Skip to main content

Civil Society and the Northern Irish Peace Process

Abstract

Alternative accounts of the Northern Irish peace process are analyzed. It is noted that neither Unionist nor Republican accounts accord a significant or positive role to civil society in the reaching of a political settlement. It is only in what might be called the metropolitan liberal perspective that influence is attributed to the role of civil society in achieving a settlement. Two junctures at which civil society, centered on the third sector, played a prominent role in the peace process are analyzed: the Opsahl Commission before the launch of the peace process in 1993 and the nonparty “Yes” campaign during the referendum on the Belfast Agreement in May 1998. The paper then goes on to discuss why the influence of civil society has declined since the referendum, and draws attention to the conflict between the top-down implications of the consociational nature of the Belfast Agreement and the bottom-up promotion of political accommodation through civil society.

This is a preview of subscription content, access via your institution.

REFERENCES

  1. Bew, P., and Gillespie, G. (1999). Northern Ireland: A Chronology of the Troubles, 1968-1999, Gill and Macmillan, Dublin.

    Google Scholar 

  2. Breen, S. (February 2002). Will the mass rallies bring peace? Fortnight, No. 402, p. 7.

  3. Cochrane, F. (2001). Unsung heroes? The role of peace and conflict resolution organizations in the Northern Ireland conflict. In: McGarry, J. (ed.), Northern Ireland and the Divided World: Post-Agreement Northern Ireland in Comparative Perspective, Oxford University Press, Oxford, pp. 137-156.

    Google Scholar 

  4. Cochrane, F., and Dunn, S. (2002). People Power? The Role of the Voluntary and Community Sector in the Northern Ireland Conflict, Cork University Press, Cork.

    Google Scholar 

  5. Couto, R. A. (2001). The third sector and civil society: The case of the “YES” campaign in Northern Ireland. Voluntas 12 (3): 221-238.

    Google Scholar 

  6. Cox, M., Guelke, A., and Stephen, F. (eds.) (2000). A Farewell to Arms? From “Long War” to Long Peace in Northern Ireland, Manchester University Press, Manchester.

    Google Scholar 

  7. Dixon, P. (1997). Paths to peace in Northern Ireland (I): Civil society and consociational approaches. Democratization 4(2): 1-27.

    Google Scholar 

  8. Elliott, S. (1999). The referendum and Assembly elections in Northern Ireland. Irish Polit. Stud. 14: 138-149.

    Google Scholar 

  9. Elliott, M. (2002). Religion and identity in Northern Ireland. In: Elliott, M. (ed.), The Long Road to Peace in Northern Ireland, Liverpool University Press, Liverpool, England, pp. 169-185.

    Google Scholar 

  10. Gidron, B., Katz, S., Meyer, M., Hasenfeld, Y., Schwartz, R., and Crane, J. K. (1999). Peace and conflict resolution organizations in three protracted conflicts: Structures, resources and ideology. Voluntas 10(4): 275-298.

    Google Scholar 

  11. Hauswedell, C., and Brown, K. (2002). Burying the Hatchet: The Decommissioning of Paramilitary Arms in Northern Ireland, Bonn International Center for Conversion (Brief No. 22), Bonn.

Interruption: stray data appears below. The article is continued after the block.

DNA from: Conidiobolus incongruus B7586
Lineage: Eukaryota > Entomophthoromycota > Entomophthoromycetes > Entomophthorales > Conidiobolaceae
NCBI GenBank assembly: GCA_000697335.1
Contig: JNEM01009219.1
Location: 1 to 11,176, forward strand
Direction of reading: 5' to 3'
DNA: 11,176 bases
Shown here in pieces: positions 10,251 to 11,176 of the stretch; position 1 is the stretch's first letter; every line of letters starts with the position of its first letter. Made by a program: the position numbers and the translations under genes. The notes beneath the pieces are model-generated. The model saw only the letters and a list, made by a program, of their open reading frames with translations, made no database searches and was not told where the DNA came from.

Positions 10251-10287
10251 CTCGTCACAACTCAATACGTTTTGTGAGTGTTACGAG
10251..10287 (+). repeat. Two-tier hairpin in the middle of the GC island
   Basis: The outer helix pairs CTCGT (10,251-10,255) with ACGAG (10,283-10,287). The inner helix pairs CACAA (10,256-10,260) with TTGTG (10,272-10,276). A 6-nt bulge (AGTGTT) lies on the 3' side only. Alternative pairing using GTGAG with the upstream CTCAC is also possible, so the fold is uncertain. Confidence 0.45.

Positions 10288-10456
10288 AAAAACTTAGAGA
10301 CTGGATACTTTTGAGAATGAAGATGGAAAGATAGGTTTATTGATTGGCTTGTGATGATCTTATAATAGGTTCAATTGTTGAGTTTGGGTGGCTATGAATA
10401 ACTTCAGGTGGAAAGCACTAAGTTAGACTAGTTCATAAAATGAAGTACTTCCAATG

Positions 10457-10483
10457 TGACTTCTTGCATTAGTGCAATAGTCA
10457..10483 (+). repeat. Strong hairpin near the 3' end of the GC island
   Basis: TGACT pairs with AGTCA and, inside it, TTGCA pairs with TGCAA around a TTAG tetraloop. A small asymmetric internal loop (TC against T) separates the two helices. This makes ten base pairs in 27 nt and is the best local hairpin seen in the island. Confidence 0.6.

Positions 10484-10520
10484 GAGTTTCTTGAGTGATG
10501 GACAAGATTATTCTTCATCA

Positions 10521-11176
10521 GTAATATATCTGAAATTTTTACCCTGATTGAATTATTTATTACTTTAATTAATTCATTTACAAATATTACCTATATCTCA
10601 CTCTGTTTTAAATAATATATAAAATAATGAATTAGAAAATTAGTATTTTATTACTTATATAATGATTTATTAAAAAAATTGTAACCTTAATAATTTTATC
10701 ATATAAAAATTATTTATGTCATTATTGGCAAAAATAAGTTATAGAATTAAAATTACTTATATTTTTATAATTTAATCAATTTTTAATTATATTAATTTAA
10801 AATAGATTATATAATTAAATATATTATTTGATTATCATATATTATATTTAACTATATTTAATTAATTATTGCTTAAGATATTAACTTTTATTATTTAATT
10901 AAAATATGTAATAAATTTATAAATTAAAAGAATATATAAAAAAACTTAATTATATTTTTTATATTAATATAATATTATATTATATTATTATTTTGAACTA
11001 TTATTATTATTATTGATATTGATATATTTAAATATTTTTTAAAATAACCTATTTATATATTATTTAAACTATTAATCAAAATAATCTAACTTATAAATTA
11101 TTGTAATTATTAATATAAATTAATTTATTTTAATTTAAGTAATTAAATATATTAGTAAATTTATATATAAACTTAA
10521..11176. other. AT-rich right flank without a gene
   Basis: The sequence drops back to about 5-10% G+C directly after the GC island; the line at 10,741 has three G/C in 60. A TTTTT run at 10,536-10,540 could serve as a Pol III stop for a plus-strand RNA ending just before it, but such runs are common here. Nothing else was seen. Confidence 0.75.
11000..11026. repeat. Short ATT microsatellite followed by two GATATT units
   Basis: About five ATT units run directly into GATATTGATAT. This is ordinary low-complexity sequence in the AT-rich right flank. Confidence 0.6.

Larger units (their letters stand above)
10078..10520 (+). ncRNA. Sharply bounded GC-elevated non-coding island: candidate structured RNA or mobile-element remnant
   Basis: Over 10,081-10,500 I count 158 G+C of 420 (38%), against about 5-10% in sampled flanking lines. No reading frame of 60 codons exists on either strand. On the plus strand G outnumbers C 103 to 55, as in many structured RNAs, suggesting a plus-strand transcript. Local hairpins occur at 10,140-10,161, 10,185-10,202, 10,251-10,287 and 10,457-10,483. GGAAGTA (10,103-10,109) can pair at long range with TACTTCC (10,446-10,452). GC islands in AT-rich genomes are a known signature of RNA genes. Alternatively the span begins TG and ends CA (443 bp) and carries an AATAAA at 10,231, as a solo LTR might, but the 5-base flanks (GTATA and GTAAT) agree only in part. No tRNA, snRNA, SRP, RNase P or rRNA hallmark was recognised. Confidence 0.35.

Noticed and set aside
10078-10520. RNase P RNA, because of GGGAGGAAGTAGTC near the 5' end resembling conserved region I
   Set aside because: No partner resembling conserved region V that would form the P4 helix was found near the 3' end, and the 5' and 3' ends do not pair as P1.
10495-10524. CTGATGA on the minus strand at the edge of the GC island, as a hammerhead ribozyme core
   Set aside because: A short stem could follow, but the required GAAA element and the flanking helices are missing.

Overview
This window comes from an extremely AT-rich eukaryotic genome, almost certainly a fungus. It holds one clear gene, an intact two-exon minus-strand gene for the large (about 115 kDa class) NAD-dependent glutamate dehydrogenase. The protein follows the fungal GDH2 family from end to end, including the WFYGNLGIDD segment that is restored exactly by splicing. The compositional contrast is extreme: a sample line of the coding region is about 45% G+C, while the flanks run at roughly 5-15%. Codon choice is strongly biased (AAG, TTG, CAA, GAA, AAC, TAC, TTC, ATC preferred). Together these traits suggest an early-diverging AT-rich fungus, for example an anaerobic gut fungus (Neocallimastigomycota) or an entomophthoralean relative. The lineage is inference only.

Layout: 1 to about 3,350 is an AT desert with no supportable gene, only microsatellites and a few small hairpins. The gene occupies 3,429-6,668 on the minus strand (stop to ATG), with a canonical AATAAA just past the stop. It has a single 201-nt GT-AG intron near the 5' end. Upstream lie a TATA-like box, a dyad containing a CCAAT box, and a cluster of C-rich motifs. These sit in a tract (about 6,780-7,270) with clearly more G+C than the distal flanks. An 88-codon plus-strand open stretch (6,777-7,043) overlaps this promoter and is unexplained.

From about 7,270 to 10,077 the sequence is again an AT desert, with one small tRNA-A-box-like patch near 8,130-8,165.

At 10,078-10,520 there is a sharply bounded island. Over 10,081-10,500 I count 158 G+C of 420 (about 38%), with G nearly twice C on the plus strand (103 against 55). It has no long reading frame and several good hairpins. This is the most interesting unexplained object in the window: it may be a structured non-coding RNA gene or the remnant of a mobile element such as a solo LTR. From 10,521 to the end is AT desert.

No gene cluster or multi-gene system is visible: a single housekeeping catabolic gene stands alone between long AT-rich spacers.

12. Horowitz, D. L. (2001). The Northern Ireland Agreement: Clear, consociational, and risky. In: McGarry, J. (ed.), Northern Ireland and the Divided World: Post-Agreement Northern Ireland in Comparative Perspective, Oxford University Press, Oxford, pp. 137-156.

    Google Scholar 

  13. Lijphart, A. (1977). Democracy in Plural Societies, Yale University Press, New Haven, CT.

    Google Scholar 

  14. Mallie, E., and McKittrick, D. (1996). The Fight for Peace: The Secret Story Behind the Irish Peace Process, Heinemann, London.

    Google Scholar 

  15. McGarry, J. (2001). Northern Ireland, civic nationalism, and the Good Friday Agreement. In: McGarry, J. (ed.), Northern Ireland and the Divided World: Post-Agreement Northern Ireland in Comparative Perspective, Oxford University Press, Oxford, pp. 109-136.

    Google Scholar 

  16. McGarry, J., and O'Leary, B. (1990). Conclusion. Northern Ireland's options: A framework and an analysis. In: McGarry J., and O'Leary, B. (eds.), The Future of Northern Ireland, Clarendon Press, Oxford, pp. 268-303.

    Google Scholar 

  17. Oliver, Q. (1998). Working for “Yes”: The Story of the May 1998 Referendum in Northern Ireland, The “Yes” Campaign, Belfast.

    Google Scholar 

  18. Oliver, Q. (March 2002). Protests can make a difference. Fortnight, No. 403, p. 34.

  19. Pollak, A. (1993). A Citizens' Inquiry: The Opsahl Report on Northern Ireland, The Lilliput Press, Dublin.

    Google Scholar 

  20. Taylor, R. (2001). Northern Ireland: Consociation or social transformation? In: McGarry, J. (ed.), Northern Ireland and the Divided World: Post-Agreement Northern Ireland in Comparative Perspective, Oxford University Press, Oxford, pp. 36-52.

    Google Scholar 

  21. Whyte, N. (2001). Northern Ireland elections: 7 June 2001. www.explorers.whyte.com

Download references

Author information

Affiliations

Authors

Corresponding author

Correspondence to Adrian Guelke.

Rights and permissions

Reprints and Permissions

About this article

Cite this article

Guelke, A. Civil Society and the Northern Irish Peace Process. VOLUNTAS: International Journal of Voluntary and Nonprofit Organizations 14, 61–78 (2003). https://doi.org/10.1023/A:1022992905795

Download citation

  • civil society
  • peace process
  • Northern Ireland
  • Belfast Agreement
  • third sector
  • Opsahl Commission
  • referendum
  • consociationalism